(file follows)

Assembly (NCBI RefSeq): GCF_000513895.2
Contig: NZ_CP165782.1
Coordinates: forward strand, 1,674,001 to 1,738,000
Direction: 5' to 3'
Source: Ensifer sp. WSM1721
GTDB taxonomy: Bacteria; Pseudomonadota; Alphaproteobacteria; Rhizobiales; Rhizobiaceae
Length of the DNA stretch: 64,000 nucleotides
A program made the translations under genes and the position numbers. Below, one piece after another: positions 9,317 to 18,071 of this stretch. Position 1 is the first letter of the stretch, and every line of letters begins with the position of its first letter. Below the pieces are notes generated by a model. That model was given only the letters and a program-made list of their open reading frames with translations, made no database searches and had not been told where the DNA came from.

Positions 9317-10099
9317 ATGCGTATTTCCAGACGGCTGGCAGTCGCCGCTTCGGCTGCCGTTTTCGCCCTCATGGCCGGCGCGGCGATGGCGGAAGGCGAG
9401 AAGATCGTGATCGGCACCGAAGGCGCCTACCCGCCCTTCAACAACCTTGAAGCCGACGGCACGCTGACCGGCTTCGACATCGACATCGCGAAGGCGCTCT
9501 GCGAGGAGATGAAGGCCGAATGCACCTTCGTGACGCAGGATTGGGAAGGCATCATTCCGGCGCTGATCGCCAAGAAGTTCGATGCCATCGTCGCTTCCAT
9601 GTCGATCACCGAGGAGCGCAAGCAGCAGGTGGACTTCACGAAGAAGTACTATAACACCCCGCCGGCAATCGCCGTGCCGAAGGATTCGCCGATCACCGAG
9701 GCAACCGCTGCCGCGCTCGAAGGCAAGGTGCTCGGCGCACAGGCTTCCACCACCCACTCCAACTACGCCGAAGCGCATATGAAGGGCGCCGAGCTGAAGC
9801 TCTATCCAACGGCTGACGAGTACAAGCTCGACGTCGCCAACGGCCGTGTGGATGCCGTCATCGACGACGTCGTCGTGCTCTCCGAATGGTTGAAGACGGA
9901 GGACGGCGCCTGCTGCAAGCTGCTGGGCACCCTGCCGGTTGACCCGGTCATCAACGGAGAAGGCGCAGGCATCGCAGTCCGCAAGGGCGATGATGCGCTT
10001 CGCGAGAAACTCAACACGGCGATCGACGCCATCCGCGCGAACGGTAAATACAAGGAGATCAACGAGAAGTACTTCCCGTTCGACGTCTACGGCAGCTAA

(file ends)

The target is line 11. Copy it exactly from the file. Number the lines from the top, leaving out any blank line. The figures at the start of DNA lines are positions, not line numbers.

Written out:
9401 AAGATCGTGATCGGCACCGAAGGCGCCTACCCGCCCTTCAACAACCTTGAAGCCGACGGCACGCTGACCGGCTTCGACATCGACATCGCGAAGGCGCTCT